Alberta currently has an NDP government, a progressive government, and it is in a position to choose to act on this situation. British Columbia is going to have a coalition government between the NDP and the Green Party. Again, it can choose to act on this situation. If so, the federal government could enter into an agreement to provide measures that would help all the women in those provinces.

Preventive withdrawal is about the work and not the worker. Take for example the woman who has three part-time jobs and wants preventive withdrawal. If she can continue working at two of her jobs, she will get benefits only for the job she is no longer able to do, and she can withdraw only from that job if she cannot be reassigned.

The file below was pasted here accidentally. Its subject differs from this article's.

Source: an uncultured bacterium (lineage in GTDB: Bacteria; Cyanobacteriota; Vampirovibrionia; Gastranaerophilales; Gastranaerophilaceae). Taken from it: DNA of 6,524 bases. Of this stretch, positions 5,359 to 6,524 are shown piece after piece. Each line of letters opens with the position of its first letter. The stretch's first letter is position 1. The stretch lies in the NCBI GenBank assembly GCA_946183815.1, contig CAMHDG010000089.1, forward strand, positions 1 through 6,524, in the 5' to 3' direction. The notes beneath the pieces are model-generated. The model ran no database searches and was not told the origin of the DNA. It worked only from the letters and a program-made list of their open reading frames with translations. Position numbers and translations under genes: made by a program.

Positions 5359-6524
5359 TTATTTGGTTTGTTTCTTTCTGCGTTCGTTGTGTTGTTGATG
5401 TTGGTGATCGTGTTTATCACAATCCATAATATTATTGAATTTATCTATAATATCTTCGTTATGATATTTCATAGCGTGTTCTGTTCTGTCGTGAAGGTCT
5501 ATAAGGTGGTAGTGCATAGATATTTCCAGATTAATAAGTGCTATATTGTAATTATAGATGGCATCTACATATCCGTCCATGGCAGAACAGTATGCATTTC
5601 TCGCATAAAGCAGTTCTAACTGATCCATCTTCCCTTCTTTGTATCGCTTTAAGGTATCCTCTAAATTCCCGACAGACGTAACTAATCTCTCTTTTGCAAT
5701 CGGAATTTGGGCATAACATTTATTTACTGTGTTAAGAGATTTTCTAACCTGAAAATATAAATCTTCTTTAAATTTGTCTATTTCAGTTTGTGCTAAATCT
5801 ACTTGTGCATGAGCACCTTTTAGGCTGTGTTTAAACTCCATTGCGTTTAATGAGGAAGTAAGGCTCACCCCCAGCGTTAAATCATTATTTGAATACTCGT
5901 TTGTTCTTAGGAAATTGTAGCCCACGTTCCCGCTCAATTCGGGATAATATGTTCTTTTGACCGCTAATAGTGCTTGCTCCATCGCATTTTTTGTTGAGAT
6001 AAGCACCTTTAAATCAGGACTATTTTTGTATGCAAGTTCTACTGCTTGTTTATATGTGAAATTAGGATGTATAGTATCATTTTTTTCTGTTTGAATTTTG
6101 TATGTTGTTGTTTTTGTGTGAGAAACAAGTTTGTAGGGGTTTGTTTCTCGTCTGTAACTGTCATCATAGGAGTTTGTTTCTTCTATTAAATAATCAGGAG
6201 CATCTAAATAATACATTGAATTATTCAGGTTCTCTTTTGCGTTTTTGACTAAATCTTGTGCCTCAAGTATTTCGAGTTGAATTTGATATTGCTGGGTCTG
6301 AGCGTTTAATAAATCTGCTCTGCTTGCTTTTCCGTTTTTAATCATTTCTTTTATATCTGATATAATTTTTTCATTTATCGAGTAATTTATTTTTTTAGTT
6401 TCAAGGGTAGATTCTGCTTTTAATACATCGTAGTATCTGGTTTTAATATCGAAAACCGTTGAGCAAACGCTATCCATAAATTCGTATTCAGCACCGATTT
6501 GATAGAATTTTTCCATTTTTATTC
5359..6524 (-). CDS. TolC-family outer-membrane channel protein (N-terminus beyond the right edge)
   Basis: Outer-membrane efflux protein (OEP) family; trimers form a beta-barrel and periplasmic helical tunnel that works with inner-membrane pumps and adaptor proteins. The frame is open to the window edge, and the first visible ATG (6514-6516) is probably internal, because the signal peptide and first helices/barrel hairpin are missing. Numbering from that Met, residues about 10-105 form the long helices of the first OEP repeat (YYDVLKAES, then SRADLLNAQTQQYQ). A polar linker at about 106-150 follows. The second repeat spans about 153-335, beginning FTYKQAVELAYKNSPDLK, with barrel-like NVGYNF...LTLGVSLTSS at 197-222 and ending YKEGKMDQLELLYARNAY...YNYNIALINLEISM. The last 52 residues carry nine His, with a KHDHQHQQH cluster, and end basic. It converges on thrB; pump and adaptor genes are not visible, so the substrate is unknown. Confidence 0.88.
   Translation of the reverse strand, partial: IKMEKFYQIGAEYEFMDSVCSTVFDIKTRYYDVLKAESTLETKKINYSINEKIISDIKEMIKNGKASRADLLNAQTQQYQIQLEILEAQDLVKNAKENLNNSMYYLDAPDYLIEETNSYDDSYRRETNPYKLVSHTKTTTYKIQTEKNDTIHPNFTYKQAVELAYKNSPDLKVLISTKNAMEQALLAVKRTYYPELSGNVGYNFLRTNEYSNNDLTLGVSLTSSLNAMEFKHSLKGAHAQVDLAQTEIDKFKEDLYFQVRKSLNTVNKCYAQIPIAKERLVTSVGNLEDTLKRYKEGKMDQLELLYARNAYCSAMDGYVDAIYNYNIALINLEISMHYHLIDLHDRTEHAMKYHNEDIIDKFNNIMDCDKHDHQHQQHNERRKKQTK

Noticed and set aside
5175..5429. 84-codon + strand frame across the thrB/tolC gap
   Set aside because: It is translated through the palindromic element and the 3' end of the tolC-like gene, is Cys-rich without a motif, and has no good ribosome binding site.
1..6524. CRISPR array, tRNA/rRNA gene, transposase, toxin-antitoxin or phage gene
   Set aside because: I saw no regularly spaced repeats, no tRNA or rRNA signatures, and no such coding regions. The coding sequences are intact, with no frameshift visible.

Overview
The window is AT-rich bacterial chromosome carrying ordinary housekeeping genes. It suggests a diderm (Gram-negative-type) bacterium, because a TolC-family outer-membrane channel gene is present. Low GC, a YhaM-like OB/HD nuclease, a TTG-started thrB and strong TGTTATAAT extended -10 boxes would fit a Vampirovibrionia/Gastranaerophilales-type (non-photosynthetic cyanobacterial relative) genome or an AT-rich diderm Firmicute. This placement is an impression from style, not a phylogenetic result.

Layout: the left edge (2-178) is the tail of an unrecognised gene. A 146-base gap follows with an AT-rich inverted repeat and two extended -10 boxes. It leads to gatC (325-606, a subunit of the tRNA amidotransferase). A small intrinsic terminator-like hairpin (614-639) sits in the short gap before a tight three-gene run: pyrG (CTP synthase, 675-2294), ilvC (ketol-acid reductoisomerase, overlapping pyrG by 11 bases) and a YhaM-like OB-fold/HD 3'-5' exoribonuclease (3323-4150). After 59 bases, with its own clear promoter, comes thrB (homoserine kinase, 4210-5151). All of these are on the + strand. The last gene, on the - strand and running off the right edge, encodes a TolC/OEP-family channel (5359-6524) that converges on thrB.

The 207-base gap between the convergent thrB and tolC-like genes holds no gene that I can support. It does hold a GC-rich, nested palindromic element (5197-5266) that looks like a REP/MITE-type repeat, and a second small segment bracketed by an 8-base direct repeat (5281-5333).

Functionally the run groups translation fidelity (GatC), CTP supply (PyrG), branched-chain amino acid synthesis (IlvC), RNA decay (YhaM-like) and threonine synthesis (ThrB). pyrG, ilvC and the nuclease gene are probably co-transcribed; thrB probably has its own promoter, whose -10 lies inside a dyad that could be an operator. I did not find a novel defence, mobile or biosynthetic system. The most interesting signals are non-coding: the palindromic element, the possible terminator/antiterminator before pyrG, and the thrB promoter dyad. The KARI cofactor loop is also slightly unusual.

This also has an advantage when we are dealing with preventive withdrawal. In the case of parental insurance programs, when we choose to take the weeks we are entitled to earlier, while continuing to hold both jobs we are able to do, those amounts are deducted from our benefits. It is therefore not very advantageous to do that, because there will be cuts to the amounts of money, and since those weeks have been used, they cannot be recovered. It is more advantageous to take that time to rest. Where there is no preventive withdrawal associated with the work, this requires that the worker leave all her jobs, even if only one of them is problematic.